EIA: Energy commodity prices show mixed changes in 2013

Prices for West Texas Intermediate crude, natural gas, western coal, and electricity all averaged higher in 2013 than in 2012, while the price of North Sea Brent crude, various petroleum products, and eastern coal dropped, according to the US Energy Information Administration. Collectively, the energy component of the S&P Goldman Sachs Commodity Index (GSCI) ended the year close to its starting point.

While energy commodities displayed mixed price changes during 2013, prices of nonenergy commodities generally declined last year. The S&P GSCI Grains, Industrial Metals, and Precious Metals indexes ended 2013 down 17%, 20%, and 27%, respectively, from their starting points.

During second-half 2013, the positive correlation between crude oil futures prices and the price changes of other commodities diminished. This indicates that market-specific factors rather than systematic global economic growth are dominating commodity sector prices, EIA said.

Energy commodities

WTI and Brent account for 70% of the S&P GSCI Energy index, while products and gas make up the remaining 30%.

“The index was heavily influenced by the rise in crude prices during the initial supply disruptions in Libya in July and the uncertainty of military conflict in Syria in the last half of August,” EIA said, “However, as fall maintenance season began in the United States, pushing WTI inventories near record highs, and as geopolitical issues subsided, crude prices declined.”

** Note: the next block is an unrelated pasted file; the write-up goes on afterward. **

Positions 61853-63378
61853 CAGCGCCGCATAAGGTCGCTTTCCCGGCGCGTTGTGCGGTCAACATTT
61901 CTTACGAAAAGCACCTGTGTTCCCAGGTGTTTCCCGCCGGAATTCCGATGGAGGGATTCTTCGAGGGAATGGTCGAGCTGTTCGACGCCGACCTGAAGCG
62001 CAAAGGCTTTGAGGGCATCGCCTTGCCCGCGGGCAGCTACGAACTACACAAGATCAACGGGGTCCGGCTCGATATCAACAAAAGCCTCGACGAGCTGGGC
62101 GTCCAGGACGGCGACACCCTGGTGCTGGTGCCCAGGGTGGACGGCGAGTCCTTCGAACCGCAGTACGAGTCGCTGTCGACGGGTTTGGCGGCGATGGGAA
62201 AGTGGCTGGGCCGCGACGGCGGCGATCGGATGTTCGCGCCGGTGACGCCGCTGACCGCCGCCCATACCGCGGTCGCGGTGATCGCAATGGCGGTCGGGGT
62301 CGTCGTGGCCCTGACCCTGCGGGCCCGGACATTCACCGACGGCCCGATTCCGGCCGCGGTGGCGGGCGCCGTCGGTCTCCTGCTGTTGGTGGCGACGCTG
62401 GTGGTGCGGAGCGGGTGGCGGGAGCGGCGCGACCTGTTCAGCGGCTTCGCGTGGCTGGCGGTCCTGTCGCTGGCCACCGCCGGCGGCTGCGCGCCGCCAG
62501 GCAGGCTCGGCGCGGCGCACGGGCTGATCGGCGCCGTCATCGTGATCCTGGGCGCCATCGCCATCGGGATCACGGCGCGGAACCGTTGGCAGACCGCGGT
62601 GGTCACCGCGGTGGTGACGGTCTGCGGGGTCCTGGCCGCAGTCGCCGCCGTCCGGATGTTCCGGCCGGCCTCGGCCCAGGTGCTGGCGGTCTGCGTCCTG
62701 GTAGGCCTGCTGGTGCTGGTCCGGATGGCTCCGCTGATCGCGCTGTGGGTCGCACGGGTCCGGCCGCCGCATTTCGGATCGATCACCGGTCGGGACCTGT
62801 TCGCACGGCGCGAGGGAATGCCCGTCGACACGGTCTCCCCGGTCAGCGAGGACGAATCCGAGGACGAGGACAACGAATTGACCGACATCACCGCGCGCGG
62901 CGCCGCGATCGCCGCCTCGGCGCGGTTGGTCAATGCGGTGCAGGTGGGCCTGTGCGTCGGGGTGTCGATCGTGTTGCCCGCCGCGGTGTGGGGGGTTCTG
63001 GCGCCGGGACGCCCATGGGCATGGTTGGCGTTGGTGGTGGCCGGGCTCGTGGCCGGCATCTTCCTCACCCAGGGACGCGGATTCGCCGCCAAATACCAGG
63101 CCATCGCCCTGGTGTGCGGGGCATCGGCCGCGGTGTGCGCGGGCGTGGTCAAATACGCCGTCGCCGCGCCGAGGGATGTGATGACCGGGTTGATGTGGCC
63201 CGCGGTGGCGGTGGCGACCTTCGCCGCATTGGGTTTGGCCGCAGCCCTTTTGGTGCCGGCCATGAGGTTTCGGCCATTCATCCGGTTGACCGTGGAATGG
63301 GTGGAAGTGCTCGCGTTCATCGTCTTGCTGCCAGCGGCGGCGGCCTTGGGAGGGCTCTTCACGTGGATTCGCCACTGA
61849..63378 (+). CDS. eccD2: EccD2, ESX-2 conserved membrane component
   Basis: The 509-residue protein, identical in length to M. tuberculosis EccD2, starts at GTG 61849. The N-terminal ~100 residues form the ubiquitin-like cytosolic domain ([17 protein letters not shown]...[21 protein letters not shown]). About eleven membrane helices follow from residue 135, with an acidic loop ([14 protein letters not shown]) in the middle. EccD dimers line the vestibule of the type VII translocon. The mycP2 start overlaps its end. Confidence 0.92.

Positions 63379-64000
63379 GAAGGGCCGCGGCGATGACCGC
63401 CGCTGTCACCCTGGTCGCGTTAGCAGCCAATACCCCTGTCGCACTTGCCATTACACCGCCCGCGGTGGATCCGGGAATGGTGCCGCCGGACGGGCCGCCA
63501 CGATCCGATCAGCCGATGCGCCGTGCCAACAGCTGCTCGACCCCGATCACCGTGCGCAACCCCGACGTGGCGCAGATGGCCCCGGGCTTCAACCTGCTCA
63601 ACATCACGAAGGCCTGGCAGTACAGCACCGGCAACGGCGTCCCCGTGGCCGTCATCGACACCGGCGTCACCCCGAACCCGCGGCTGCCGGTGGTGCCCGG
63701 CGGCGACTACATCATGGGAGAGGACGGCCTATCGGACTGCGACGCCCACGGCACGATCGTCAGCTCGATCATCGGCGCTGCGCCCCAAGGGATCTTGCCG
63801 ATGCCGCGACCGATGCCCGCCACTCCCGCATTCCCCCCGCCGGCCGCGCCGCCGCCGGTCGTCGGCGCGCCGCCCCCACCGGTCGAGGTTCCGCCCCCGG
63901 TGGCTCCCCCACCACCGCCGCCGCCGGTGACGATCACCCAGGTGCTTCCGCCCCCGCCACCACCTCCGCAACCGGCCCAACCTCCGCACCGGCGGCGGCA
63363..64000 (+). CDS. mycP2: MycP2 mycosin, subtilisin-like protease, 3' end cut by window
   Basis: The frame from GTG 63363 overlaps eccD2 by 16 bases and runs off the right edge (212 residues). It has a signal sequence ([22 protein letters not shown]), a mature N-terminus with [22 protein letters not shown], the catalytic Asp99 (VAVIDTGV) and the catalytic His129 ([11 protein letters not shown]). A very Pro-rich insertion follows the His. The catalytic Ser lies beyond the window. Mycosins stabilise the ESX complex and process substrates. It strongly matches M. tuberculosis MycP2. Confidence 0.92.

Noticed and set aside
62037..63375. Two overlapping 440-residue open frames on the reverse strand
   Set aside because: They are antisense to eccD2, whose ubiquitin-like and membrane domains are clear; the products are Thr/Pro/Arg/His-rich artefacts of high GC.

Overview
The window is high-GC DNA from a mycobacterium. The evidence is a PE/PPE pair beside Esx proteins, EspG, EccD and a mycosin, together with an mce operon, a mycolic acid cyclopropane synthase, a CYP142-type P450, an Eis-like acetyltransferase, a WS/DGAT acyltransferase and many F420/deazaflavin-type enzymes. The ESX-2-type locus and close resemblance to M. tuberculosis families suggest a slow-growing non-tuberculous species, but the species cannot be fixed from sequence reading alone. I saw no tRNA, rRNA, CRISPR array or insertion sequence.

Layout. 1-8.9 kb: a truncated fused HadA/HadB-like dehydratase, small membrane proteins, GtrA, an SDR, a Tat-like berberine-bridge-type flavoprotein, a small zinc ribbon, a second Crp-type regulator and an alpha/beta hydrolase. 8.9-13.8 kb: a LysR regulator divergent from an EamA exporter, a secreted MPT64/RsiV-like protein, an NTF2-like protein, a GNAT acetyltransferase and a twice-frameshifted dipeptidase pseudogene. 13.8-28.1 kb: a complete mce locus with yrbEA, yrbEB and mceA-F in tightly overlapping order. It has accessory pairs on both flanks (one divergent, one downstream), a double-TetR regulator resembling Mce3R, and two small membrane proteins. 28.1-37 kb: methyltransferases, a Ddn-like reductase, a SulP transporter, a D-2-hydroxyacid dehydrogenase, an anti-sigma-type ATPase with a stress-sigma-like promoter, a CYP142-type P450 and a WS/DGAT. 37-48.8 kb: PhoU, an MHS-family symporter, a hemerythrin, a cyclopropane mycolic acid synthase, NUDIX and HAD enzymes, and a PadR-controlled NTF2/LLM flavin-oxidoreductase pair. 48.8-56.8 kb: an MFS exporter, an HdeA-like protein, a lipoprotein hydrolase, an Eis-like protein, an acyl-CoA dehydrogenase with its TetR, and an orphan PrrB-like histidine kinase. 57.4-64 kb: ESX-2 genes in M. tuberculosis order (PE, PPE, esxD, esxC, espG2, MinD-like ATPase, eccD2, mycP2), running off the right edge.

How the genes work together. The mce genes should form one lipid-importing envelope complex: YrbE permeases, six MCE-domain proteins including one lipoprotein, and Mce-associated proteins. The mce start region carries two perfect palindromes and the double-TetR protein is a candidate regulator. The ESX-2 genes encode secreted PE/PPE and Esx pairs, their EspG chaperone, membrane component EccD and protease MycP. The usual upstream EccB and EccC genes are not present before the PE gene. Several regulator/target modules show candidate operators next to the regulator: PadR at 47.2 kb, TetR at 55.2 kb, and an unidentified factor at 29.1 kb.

On the products and gas side, heating oil prices rose this year because of strong global demand for distillate fuel and inventories near 5-year lows. Gasoline prices, however, declined as abundant supplies were produced as a result of the high refinery runs needed to satisfy demand for heating oil and diesel fuel.

US gas prices ended the year 50¢ to $1/MMbtu higher than their level at the start of the year, as a result of cold weather across much of the country.

Grains, metal commodities

Better-than-expected 2013 crop yields from favorable weather conditions pushed down corn prices and the S&P GSCI Grains index. The corn crop production reached almost 14 billion bushels, the highest recorded, according to the estimate of the US Department of Agriculture.

The S&P GSCI Industrial Metals Index encompasses mostly copper and aluminum, which account for 80% of the index. Copper prices declined in 2013 because of reduced demand in large commodity-consuming countries like China. Copper inventories, as tracked by the London Metal Exchange, increased from the beginning of 2013, exposing downward pressure on prices.

Due to the steep decline in gold prices in 2013, the S&P GSCI Precious Metals Index had the largest decline out of these four indexes last year.

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